Tungsten-alloy has carcinogenic potential as demonstrated by cancer development in rats with intramuscular implanted tungsten-alloy pellets. This suggests a potential involvement of epigenetic events previously implicated as environmental triggers of cancer. Here, we tested metal induced cytotoxicity and epigenetic modifications including H3 acetylation, H3-Ser10 phosphorylation and H3-K4 trimethylation. We exposed human embryonic kidney (HEK293), human neuroepithelioma (SKNMC), and mouse myoblast (C2C12) cultures for 1-day and hippocampal primary neuronal cultures for 1-week to 50-200 {mu}g/ml of tungsten-alloy (91% tungsten/6% nickel/3% cobalt), tungsten, nickel, and cobalt. We also examined the potential role of intracellular calcium in metal mediated histone modifications by addition of calcium channel blockers/chelators to the metal solutions. Tungsten and its alloy showed cytotoxicity at concentrations > 50 {mu}g/ml, while we found significant toxicity with cobalt and nickel for most tested concentrations. Diverse cell-specific toxic effects were observed, with C2C12 being relatively resistant to tungsten-alloy mediated toxic impact. Tungsten-alloy, but not tungsten, caused almost complete dephosphorylation of H3-Ser10 in C2C12 and hippocampal primary neuronal cultures with H3-hypoacetylation in C2C12. Dramatic H3-Ser10 dephosphorylation was found in all cobalt treated cultures with a decrease in H3 pan-acetylation in C2C12, SKNMC and HEK293. Trimethylation of H3-K4 was not affected. Both tungsten-alloy and cobalt mediated H3-Ser10 dephosphorylation were reversed with BAPTA-AM, highlighting the role of intracellular calcium, confirmed with 2-photon calcium imaging. In summary, our results for the first time reveal epigenetic modifications triggered by tungsten-alloy exposure in C2C12 and hippocampal primary neuronal cultures suggesting the underlying synergistic effects of tungsten, nickel and cobalt mediated by changes in intracellular calcium homeostasis and buffering. - Highlights: > Tungsten-alloy caused H3-Ser10 dephosphorylation in C2C12 and hippocampal primary cultures. > Dramatic H3-Ser10 dephosphorylation was found in all cobalt treated cultures. > C2C12 cultures exposed to tungsten-alloy or cobalt exhibited decrease in H3 pan-acetylation. > Tungsten-alloy and cobalt mediated H3-Ser10 dephosphorylation was reversed with BAPTA-AM. > These epigenetic modifications were mediated by changes in calcium homeostasis and buffering.

Verma, Ranjana, E-mail: Ranjana.Verma.CTR@usuhs.mil [Anatomy, Physiology and Genetics, Uniformed Services University of the Health Sciences, Bethesda, MD 20814 (United States); Center for Neuroscience and Regenerative Medicine, Uniformed Services University of the Health Sciences, Bethesda, MD 20814 (United States); Xu, Xiufen, E-mail: Xiufen.Xu.CTR@usuhs.mil [Anatomy, Physiology and Genetics, Uniformed Services University of the Health Sciences, Bethesda, MD 20814 (United States); Jaiswal, Manoj K., E-mail: Manoj.Jaiswal.CTR@usuhs.mil [Anatomy, Physiology and Genetics, Uniformed Services University of the Health Sciences, Bethesda, MD 20814 (United States); Center for Neuroscience and Regenerative Medicine, Uniformed Services University of the Health Sciences, Bethesda, MD 20814 (United States); Olsen, Cara, E-mail: colsen@usuhs.mil [Department of Preventive Medicine and Biometrics, Uniformed Services University of the Health Sciences, Bethesda, MD 20814 (United States); Mears, David, E-mail: dmears@usuhs.mil [Anatomy, Physiology and Genetics, Uniformed Services University of the Health Sciences, Bethesda, MD 20814 (United States); Caretti, Giuseppina, E-mail: giuseppina.caretti@unimi.it [Department of Biomolecular Sciences and Biotechnology, University of Milan (Italy); Galdzicki, Zygmunt, E-mail: zgaldzicki@usuhs.mil [Anatomy, Physiology and Genetics, Uniformed Services University of the Health Sciences, Bethesda, MD 20814 (United States); Center for Neuroscience and Regenerative Medicine, Uniformed Services University of the Health Sciences, Bethesda, MD 20814 (United States)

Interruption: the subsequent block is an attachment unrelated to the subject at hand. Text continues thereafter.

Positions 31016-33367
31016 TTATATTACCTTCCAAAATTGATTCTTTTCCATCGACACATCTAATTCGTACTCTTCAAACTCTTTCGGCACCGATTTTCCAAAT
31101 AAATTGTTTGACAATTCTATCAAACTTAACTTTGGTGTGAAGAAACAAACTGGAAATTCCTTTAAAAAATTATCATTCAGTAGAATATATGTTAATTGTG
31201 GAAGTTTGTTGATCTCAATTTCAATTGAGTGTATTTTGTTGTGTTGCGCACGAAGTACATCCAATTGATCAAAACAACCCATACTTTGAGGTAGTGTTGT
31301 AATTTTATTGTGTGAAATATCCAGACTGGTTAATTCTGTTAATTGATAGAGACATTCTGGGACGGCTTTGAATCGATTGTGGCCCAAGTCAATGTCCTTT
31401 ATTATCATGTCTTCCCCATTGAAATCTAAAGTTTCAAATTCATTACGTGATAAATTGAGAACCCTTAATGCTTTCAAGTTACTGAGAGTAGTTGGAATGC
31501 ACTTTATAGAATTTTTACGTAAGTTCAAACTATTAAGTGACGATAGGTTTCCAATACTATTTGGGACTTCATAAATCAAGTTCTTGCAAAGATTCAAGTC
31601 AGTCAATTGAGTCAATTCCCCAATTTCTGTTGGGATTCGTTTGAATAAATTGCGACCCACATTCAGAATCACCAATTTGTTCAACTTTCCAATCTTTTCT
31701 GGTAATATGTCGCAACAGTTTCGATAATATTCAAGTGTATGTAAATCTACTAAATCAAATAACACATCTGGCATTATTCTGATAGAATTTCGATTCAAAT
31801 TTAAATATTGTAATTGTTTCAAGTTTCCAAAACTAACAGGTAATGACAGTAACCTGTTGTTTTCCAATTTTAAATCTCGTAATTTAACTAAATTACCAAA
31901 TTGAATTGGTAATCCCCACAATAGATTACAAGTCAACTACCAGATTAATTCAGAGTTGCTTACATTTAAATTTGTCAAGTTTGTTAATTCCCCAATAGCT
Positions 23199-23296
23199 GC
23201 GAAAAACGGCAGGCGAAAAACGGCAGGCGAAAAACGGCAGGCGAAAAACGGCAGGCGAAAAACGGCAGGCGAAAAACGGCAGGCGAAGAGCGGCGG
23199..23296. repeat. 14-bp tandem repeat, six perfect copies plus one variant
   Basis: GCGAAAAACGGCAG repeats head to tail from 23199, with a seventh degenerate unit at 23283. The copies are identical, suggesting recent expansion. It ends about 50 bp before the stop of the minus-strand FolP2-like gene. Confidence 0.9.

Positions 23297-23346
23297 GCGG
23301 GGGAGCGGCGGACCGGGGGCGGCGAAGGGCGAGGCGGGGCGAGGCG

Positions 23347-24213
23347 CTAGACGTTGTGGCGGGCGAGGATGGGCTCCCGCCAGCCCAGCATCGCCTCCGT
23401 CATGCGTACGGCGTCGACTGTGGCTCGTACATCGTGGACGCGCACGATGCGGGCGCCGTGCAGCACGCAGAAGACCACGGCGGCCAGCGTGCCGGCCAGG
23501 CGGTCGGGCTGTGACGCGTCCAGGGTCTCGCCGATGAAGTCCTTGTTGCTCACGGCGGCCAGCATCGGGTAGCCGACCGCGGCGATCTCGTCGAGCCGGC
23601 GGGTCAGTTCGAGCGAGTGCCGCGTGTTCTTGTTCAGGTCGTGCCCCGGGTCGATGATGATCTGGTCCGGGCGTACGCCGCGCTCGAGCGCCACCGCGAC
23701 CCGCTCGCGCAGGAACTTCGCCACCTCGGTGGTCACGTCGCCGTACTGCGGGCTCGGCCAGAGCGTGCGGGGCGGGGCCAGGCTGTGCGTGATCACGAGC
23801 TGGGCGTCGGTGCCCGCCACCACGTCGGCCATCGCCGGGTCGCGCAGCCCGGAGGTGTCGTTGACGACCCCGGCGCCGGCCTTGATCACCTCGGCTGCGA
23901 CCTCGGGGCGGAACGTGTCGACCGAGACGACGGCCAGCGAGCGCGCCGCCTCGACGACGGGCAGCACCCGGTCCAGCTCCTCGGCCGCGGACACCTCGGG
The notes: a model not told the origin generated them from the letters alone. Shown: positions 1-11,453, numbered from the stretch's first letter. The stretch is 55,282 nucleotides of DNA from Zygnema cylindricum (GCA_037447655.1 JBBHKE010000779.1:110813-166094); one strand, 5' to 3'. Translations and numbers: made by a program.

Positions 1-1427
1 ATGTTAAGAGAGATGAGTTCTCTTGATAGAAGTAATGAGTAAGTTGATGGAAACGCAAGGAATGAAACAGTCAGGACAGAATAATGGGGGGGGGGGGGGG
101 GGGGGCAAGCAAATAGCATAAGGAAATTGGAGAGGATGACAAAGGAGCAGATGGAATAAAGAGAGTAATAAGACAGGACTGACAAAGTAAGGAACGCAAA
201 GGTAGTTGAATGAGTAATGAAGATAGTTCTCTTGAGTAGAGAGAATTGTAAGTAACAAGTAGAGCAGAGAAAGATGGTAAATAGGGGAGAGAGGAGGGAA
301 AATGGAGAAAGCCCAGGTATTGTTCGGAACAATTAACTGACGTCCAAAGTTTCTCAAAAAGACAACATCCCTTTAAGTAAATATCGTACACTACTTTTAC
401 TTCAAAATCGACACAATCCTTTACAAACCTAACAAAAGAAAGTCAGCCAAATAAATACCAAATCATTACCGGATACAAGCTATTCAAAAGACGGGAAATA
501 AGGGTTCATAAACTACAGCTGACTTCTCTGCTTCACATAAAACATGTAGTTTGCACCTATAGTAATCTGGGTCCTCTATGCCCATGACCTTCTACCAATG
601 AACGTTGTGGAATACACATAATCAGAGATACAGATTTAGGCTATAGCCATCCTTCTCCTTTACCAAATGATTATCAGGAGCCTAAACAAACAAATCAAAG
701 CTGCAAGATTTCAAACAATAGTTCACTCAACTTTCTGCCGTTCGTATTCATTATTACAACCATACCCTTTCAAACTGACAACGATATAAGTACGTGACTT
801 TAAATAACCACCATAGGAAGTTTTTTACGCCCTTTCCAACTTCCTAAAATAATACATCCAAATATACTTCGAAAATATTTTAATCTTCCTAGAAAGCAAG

2011-06-15T23:59:59.000Z

270

Effect of interfacial interactions on the thermal conductivity and interfacial thermal conductance in tungsten–graphene layered structure  

SciTech Connect (OSTI)

Graphene film was deposited by microwave plasma assisted deposition on polished oxygen free high conductivity copper foils. Tungsten–graphene layered film was formed by deposition of tungsten film by magnetron sputtering on the graphene covered copper foils. Tungsten film was also deposited directly on copper foil without graphene as the intermediate film. The tungsten–graphene–copper samples were heated at different temperatures up to 900?°C in argon atmosphere to form an interfacial tungsten carbide film. Tungsten film deposited on thicker graphene platelets dispersed on silicon wafer was also heated at 900?°C to identify the formation of tungsten carbide film by reaction of tungsten with graphene platelets. The films were characterized by scanning electron microscopy, Raman spectroscopy, and x-ray diffraction. It was found that tungsten carbide film formed at the interface upon heating only above 650?°C. Transient thermoreflectance signal from the tungsten film surface on the samples was collected and modeled using one-dimensional heat equation. The experimental and modeled results showed that the presence of graphene at the interface reduced the cross-plane effective thermal conductivity and the interfacial thermal conductance of the layer structure. Heating at 650 and 900?°C in argon further reduced the cross-plane thermal conductivity and interface thermal conductance as a result of formation nanocrystalline tungsten carbide at the interface leading to separation and formation of voids. The present results emphasize that interfacial interactions between graphene and carbide forming bcc and hcp elements will reduce the cross-plane effective thermal conductivity in composites.